Classifying Daily Air Quality

INTRO

San Bernardino and surrounding Southern California counties currently do not meet ozone requirements set by the National Ambient Air Quality Standard (NAAQS). Additionally, in The American Lung Association’s 2015 report “State of the Air”, San Bernardino tops the list for most ozone-polluted counties. If exposed to levels above the standards, significant harmful health effects could occur among adults and children. Air Quality Index (AQI) forecasts, provided by the US Environmental Protection Agency (EPA), could potentially play a role as part of a local air quality management system. Thus, here, we utilize Linear Discriminant Analysis, Quadratic Discriminant Analysis, Logistic Regression, and Principle Component Analysis to classify daily AQI based on the various meteorological conditions.

 

DATA

Meteorological data is provided by the University of California Statewide Integrated Pest Management Program (UC-IPMP). AQI data are based on daily maximum ozone records (in ppb), collected from the monitoring station in Upland, CA from January 2001 to December 2004. They are classified into five stages, details of which may be viewed here.

The meteorological variables are as follows:

  • Daily maximum air temperature (Fahrenheit),
  • Daily reference evapotranspiration (inches),
  • Daily total precipitation (inches),
  • Daily maximum relative humidity (%),
  • Daily maximum soil temperature (Fahrenheit),
  • Daily global radiation (Watts/m2 ),
  • Daily west-east wind (m/s), and
  • Daily south-north wind (m/s).

Additionally, we have data on the day of the week, and month of the year.

The data are split into two sets, training (20001-2003) and validation (2004), with the former having 1095 observations and the latter 366.

We first view the data and check for any missing values. We impute using k-nearest neighbor.

str(oz1); describe(oz1); head(oz1);
# Check for missing values
missmap(oz1, main = "Missing Values vs. Observed")
#Impute via K-Nearest neighbors
oz =knnImputation(oz1[, !names(oz1) %in% "medv"])
Based on the patterns in the temperature and month plot below (where January = 1, …), we decided to group the months variable into  four different dummy variables; Nov-Apr, May-June, July-Aug, Sep-Oct.
# Month vs Max Temperature plot
plot(oz$temp.max, oz$month, xlab = "Max Temperature", ylab = "Month", pch=19, col=family)
Rplot
 To see if any of these month dummy variables, along with the weekend/not weekend dummy variable, were significant we conduct the Chi-Square test of independence, for each variable and AQI classification. We find three month variables and the weekend variable are significant, i.e., due to the low p-value we may reject the null hypothesis and conclude their may exist some predictive interaction between the variable and AQI state.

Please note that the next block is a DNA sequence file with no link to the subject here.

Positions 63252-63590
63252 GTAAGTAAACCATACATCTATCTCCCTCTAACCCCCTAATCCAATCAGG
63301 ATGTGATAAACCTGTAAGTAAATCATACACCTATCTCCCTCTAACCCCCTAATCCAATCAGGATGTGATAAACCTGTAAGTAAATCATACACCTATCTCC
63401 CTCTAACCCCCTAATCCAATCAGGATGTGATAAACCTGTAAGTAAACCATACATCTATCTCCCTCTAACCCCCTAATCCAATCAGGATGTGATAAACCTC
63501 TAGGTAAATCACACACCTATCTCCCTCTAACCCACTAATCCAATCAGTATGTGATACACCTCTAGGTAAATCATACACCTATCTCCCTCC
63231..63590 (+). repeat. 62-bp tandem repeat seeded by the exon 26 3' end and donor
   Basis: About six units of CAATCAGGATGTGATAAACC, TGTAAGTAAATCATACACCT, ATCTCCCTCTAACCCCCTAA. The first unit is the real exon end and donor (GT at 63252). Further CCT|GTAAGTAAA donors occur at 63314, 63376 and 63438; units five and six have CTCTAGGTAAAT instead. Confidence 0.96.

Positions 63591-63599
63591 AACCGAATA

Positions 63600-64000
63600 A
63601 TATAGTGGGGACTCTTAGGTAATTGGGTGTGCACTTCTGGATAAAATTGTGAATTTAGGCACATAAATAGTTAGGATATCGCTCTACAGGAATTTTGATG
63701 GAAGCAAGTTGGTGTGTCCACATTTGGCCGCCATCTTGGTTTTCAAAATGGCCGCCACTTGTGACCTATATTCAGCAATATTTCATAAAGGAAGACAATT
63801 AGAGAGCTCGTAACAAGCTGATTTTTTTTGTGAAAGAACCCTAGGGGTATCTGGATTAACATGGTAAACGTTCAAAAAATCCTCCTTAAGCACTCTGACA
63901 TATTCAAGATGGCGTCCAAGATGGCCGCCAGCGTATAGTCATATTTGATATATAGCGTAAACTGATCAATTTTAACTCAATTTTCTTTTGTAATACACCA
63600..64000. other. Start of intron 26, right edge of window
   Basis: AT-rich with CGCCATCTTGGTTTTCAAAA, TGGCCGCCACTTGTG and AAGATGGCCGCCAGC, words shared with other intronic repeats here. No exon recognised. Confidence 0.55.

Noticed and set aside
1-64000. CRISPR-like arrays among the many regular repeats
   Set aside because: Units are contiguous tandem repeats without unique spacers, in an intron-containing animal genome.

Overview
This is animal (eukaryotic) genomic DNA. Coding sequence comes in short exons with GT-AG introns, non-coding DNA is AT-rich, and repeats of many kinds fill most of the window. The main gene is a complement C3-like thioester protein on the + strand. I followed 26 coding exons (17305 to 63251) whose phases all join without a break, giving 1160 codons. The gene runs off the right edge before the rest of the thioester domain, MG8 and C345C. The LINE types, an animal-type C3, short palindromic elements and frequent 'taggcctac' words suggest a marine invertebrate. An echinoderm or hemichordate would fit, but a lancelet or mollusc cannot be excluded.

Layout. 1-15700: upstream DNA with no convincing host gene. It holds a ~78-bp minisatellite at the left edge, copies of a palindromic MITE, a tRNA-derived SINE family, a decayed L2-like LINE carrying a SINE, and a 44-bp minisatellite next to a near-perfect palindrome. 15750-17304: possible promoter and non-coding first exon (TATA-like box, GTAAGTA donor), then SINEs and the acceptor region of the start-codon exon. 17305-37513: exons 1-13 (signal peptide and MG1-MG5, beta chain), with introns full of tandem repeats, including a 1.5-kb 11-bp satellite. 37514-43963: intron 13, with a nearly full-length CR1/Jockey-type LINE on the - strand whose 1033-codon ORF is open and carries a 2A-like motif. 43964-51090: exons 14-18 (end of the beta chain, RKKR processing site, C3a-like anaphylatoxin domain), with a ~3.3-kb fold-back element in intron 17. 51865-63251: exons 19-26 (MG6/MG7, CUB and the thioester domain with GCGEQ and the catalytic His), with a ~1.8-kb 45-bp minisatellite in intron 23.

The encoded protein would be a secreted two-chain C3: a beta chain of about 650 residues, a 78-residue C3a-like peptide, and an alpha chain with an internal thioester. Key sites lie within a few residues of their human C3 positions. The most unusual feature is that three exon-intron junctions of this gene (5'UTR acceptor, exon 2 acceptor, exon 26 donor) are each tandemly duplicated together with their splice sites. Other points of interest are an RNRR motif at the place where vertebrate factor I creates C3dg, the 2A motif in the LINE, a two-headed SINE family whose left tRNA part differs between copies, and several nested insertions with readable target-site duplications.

# Chi-squared Test of Independence
# Subset all binary variables
n = ncol(oz_dummy)
for (i in 2:n) {
print(i)
print(table(oz_dummy$aqi, oz_dummy[,c(i)]))
print(chisq.test(table(oz_dummy$aqi, oz_dummy[,c(i)])))
}
# indpendent: 5 (sep.oct)
oz_dummy2 = data.frame(oz_dummy[,-5])
Now, observing the continuous variables in a scatterplot matrix, we note we are far from multivariate normality. Due to this, the methods of Linear Discriminant and Quadratic Discriminant analysis will be of little use to us. From Wikipedia, “Quadratic discriminant analysis (QDA) is closely related to linear discriminant analysis (LDA), where it is assumed that the measurements from each class are normally distributed. Unlike LDA however, QDA has no assumption that the covariance of each of the classes is identical.” To confirm this we utilize the multivariate tests available in MVN: An R Package for Assessing Multivariate Normality.
# Scatterplot Matrix
oz_integer <- oz[,sapply(oz, is.numeric)]
scatterplotMatrix(oz_integer, by.groups = T)
Rplot01
# Multivariate tests of normality.
result <- mardiaTest(oz_integer, qqplot = T); result
# Mardia's Multivariate Normality Test
#---------------------------------------
# data : oz_integer
# g1p : 18.80226
# chi.skew : 3431.412 # p.value.skew : 0
# g2p : 90.26179
# z.kurtosis : 40.18335
# p.value.kurt : 0
# chi.small.skew : 3443.169 # p.value.small : 0
# Result : Data are not multivariate normal.
#---------------------------------------
result2 <- hzTest(oz_integer, qqplot = T); result2
# Henze-Zirkler's Multivariate Normality Test
#---------------------------------------------
# data : oz_integer
#
# HZ : 7.947721
# p-value : 0
#
# Result : Data are not multivariate normal.
---------------------------------------------

 

Methods

Principle Component Analysis

Now we attempt to reduce the dimensionality of our data, or possibly construct another avenue for model inputs, through principle component analysis. The correlation plot is given below, further below we see the principle components in the output.

Rplot03

oz.pca <- prcomp(oz_integer, + center = TRUE, + scale. = T)
print(oz.pca)
#
#Standard deviations:
#[1] 1.8966949 1.1832895 1.0585143 0.6338274 0.6135414 0.2887376 0.1427663
#
#Rotation:
#                  PC1         PC2         PC3         PC4        PC5         PC6         PC7
#temp.max  0.456529683  0.25568689  0.15095961 -0.37710262 -0.3230251 -0.65990989 -0.14623053